DETROIT — Three of this city’s zip codes are among the nation’s top 25 for number of foreclosures. So it’s not hard to see why the housing crisis and jobs are pressing concerns as Detroiters prepare for the Feb. 24 mayoral primary. Fourteen candidates are vying for the office.
The city’s charter mandates this election to fill the remaining term of former Mayor Kwame Kilpatrick who stepped down in a sleaze and corruption scandal. The top two vote-getters in the Feb. 24 primary will compete in a May 5 runoff. But the entire process will be repeated later this year when the election of a full four-year-term mayor takes place with an August primary and November runoff. If the mayor elected in May doesn’t live up to what was promised during the campaign, he or she will pay the price a few months later.
In one of the most-well attended candidate forums to date, a Feb. 9 event organized by ACORN pressed the candidates to give their support to the organization’s home foreclosure relief platform.
The platform included calls for a one-year moratorium on foreclosures, a mandatory pre-foreclosure mediation process, having the city purchase foreclosed properties to be returned to affordable housing, and no foreclosure due to nonpayment of city taxes.
The Rev Andre Spivey, minister of St. Paul A.M.E. church, which hosted the event, signed the platform and called upon all the candidates to do likewise.
In addition to responses from the candidates on the housing crisis, several audience members testified about the turmoil they were facing.
Gloria Davis said she recently retired with a pension that does not cover her mortgage and taxes ($6,000 a year in taxes on a house valued at only $100,000), and she is now behind on her payments by three months.
A man who identified himself as Mr. Moore said he was the victim of mortgage fraud by an unscrupulous company. Though he offered to pay $23,000 toward a balloon payment to avoid losing his home, he said, the offer was refused, and after living there for 21 years, he was forced to move. The house is now selling for $9,000.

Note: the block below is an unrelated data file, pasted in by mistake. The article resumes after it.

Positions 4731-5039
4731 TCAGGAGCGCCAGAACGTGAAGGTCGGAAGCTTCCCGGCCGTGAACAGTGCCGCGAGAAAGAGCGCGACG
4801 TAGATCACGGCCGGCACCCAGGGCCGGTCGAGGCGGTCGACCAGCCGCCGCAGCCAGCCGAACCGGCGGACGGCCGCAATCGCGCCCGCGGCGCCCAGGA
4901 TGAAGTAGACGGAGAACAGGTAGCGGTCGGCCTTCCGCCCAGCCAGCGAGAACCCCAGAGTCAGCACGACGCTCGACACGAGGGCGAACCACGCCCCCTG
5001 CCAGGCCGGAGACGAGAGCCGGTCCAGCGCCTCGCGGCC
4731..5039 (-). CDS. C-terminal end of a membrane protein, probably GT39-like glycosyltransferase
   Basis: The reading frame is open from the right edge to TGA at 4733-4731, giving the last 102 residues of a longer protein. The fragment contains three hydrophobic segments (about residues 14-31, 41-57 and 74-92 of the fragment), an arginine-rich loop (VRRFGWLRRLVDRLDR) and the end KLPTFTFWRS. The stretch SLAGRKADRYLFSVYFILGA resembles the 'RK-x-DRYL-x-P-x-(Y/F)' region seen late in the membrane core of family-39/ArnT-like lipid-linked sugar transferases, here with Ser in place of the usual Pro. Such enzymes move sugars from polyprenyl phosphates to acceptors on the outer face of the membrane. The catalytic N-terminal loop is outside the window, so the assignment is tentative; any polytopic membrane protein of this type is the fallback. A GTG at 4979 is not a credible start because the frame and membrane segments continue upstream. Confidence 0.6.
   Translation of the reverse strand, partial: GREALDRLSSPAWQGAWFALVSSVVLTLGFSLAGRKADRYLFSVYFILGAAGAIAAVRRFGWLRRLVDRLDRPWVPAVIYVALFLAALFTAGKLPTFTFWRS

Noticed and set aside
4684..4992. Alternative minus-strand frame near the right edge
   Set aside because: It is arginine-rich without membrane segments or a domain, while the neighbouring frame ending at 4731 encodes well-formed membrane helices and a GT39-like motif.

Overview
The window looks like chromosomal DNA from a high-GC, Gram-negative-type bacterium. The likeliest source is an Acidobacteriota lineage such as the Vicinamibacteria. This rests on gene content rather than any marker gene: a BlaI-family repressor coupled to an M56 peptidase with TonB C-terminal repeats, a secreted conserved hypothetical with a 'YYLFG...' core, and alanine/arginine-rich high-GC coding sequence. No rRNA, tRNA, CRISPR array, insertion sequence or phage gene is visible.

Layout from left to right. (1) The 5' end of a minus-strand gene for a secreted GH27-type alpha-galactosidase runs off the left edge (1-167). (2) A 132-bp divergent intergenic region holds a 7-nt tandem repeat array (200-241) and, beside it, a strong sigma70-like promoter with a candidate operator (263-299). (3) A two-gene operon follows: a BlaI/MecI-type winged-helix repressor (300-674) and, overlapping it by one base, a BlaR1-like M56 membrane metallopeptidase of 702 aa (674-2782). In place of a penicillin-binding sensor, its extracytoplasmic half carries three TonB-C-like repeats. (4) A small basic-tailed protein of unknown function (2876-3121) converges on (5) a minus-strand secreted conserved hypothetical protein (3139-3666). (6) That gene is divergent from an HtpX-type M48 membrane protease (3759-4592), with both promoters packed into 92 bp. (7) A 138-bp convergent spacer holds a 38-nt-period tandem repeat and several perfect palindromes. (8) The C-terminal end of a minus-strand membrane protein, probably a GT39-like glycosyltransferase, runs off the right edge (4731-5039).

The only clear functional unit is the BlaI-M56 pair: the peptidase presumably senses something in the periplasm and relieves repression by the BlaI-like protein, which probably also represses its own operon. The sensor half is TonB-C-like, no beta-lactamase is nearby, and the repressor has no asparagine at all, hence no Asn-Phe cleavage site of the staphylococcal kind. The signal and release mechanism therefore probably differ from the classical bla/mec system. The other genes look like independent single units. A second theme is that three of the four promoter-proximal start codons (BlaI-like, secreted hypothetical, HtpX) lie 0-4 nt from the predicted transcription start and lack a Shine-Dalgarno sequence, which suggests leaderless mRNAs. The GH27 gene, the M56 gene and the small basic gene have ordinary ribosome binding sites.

Another woman spoke of her 89-year-old mother who had lived in her home since 1946. Illness forced the mother to temporarily move into a nursing home and that cost forced her to refinance and eventually lose her home.
The forum was successful in getting most of the candidates to agree to parts of ACORN’s relief program.
A sampling of their comments seemed to signal they were getting the message:
Mayoral candidate D. Etta Wilcoxon said if ‘Wall Street was too big to fail, the people who gave testimony tonight were too little to fail.’
We are in a crisis now, 45 thousand have had their water turned off, ‘we don’t have time for a process,” said Donald Bradley. “I’d stop it now if I was mayor.’
This problem is nationwide and of ‘massive proportions.’ It must also be addressed in Washington, said Jerroll Sanders.
We must keep people in their homes to keep the community stable, said Coleman Young ll. ‘There is nothing in this city that can’t be fixed with a good-paying job.’
Nicholas Hood III supported a foreclosure moratorium but also said we have to put people back to work to really solve the problem.
Freeman Hendrix indicated he would work to abate city taxes for those facing foreclosure.
Finally, current Wayne County Sheriff and mayoral candidate Warren Evans reminded the audience that as sheriff he recently had stopped foreclosures in the county. The city is going ‘belly-up,’ he said. “We are reaching a tipping point from which we can’t come back. We have to collectively force Countrywide and the rest of the lenders to come to the table.’
jrummel @ pww.org